The film jumps between two time frames, the interview in the hotel room, and the various jobs Snowden held. Both time frames are boring, and really area, “paranoid geek working at a computer” and “paranoid geek sitting in a hotel room talking about working at a computer.” The acting was subpar. I know the actor for Snowden worked really hard to make himself look and sound like Snowden, but his voice came off odd. It sounded like he was trying to speak in a lower voice than what was natural for him, which was annoying for me. The other actors and actresses appeared to have also been told to sound as nerdy as possible, or as it translated to the screen, speak as nasal-y as possible.

The part I disliked the most was how Snowden’s coworkers, throughout his career, are shown to support his actions. None of them openly helped him, but it was like they silently cheered him and were grateful he was doing it. There was also a lot of praise from random people given to Snowden, which is just not something anyone wants to see on a film–a person with a huge ego getting praise to make his ego bigger.

The cool part comes at the end of the movie, so have someone wake up you up when it reaches the stage of interviews after he’s exposed everything. The real Snowden does a cameo. Once the credits start rolling, you are shown actual photos of Snowden and other such things from the real world that you just spent the last two hours watching them recreate.

This is one of those films I would recommend avoiding at all costs. Maybe watch a few scenes if you see it on television in years to come, but don’t waste money on it. It’s not dramatized enough or as I like to say, “Hollywood-ized” enough for the big screen, nor is it factually filled enough to be a documentary. Its just something between that fell flat and comes off boring.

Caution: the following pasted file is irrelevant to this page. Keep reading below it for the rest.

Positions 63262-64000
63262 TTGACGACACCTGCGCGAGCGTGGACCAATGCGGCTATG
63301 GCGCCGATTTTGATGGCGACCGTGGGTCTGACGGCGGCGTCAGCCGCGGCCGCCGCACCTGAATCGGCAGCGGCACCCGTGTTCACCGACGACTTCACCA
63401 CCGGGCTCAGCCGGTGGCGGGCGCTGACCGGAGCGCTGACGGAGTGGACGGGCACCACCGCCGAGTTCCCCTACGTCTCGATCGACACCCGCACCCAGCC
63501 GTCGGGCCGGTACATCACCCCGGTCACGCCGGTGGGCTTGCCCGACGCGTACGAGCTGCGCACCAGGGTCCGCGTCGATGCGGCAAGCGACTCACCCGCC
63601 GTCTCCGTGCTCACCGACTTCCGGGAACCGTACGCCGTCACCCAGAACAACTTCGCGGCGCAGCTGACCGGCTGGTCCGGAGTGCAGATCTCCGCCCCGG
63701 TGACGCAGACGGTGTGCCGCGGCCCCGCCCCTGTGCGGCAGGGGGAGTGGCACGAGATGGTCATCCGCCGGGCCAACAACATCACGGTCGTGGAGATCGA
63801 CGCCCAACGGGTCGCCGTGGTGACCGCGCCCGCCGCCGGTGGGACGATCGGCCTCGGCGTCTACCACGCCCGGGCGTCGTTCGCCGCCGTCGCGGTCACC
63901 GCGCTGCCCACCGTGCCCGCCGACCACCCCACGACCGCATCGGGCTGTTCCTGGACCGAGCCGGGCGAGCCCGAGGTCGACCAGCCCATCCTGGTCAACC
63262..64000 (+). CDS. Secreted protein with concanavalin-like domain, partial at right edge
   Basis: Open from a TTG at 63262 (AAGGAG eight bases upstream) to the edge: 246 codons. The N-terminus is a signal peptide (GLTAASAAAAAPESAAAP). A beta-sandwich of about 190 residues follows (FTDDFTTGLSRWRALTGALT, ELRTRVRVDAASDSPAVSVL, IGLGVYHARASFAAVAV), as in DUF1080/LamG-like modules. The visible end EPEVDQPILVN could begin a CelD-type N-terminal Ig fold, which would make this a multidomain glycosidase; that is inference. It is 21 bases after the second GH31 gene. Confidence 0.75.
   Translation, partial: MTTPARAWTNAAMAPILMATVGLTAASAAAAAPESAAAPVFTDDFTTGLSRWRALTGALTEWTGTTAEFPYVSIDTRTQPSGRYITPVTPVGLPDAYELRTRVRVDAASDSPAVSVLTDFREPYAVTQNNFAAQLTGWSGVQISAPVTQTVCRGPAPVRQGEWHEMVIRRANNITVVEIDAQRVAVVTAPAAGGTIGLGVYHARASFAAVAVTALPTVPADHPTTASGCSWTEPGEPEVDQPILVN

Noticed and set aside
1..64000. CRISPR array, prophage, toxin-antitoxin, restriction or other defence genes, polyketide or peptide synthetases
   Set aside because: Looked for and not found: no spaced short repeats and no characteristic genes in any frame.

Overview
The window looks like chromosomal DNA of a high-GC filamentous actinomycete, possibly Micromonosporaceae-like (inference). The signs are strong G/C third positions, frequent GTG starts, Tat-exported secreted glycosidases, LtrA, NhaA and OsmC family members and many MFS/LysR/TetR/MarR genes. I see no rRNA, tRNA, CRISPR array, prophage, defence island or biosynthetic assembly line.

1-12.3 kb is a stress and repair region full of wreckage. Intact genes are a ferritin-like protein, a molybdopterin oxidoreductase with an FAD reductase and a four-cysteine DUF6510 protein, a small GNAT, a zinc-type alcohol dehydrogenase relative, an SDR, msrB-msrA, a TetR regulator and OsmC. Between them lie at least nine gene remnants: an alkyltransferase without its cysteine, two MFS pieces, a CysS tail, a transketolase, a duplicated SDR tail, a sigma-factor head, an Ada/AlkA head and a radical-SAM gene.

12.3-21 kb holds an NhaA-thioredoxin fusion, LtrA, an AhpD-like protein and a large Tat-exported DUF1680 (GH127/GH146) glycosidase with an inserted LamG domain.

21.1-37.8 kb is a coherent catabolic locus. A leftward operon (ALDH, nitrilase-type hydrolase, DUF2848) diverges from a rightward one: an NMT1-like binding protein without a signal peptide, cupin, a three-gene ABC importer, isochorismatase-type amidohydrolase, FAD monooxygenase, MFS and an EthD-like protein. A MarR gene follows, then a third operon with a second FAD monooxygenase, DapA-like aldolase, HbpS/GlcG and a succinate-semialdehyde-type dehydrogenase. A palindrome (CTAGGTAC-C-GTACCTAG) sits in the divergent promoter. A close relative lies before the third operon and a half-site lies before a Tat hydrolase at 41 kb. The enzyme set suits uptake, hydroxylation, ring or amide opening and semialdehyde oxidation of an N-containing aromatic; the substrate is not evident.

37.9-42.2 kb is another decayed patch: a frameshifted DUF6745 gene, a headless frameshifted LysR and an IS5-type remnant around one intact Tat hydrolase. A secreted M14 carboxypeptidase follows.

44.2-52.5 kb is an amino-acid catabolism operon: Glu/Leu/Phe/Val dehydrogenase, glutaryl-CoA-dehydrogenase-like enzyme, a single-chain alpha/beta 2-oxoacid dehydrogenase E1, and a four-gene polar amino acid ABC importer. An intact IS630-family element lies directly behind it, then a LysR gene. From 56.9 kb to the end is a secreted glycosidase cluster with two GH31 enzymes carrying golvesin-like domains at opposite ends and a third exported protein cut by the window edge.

Forager, book review

I bought this book so long ago, I don’t even remember why. It was probably on sale for free or a discounted price. Either way, something about it appealed to me and it got added to my kindle collection. At long last, I can say I finally read it. (I’m pretty sure it sat waiting for about two years.)

I’ve read a few dystopian novels, mostly the classics that have been turned into movies. This book does take an original twist on things, as much as it can, anyway. The main character has been genetically enhanced, enabling him to see through metal and in the dark. Its explained that he has bat like vision, but really, he used it like superman. I’m sorry, but bats cannot see inside solid containers. So that bit of fiction must be taken for what it is.

The cultures created in this world, seem like the author is trying to make a point about today’s society, but I never grasped it. I’d almost say the author thought it would ironic to make what seems to be a European based city (Townhome) have the mindset of the ancient Japanese culture, and give the Japanese city a European culture. That aside, it’s much more likely there is some Russian/German cold war thing going on in the European city, and the other town was merely created to be its opposite.

The characters each have a distinct personality, which is good since there are several of them and if they weren’t easily distinguished from each other, it would get confusing. The main character seemingly never gets a break, and by the end of the novel, he’s nearly dead. At least the author kept it realistic and didn’t have the guy bouncing back in a superhero pace from his injuries. Even so, with a history of brain surgery and trauma to his head, he should be a vegetable by now. I’ll be interested to see how his recovery goes in the next novel.

You can tell this is written by a novice. There are typos, common writer beginner errors, ect, but it doesn’t take away from the story. It did get a bit annoying at how long it took the main character to figure out his mystery year of amnesia, mostly due to internal voice comments that were unneeded, but aside from that, I have no complaints on the overall story. *since I bought this two yrs ago, good chance the errors have been corrected by now

The book is a good read for those who enjoy dystopian novels. I’m a bit disappointed the Skel aren’t cannibals or zombies, but instead just another surviving civilization, but meh, it was still an enjoyable novel with plenty of twists and turns to keep the reader guessing.

Forager by Peter R Stone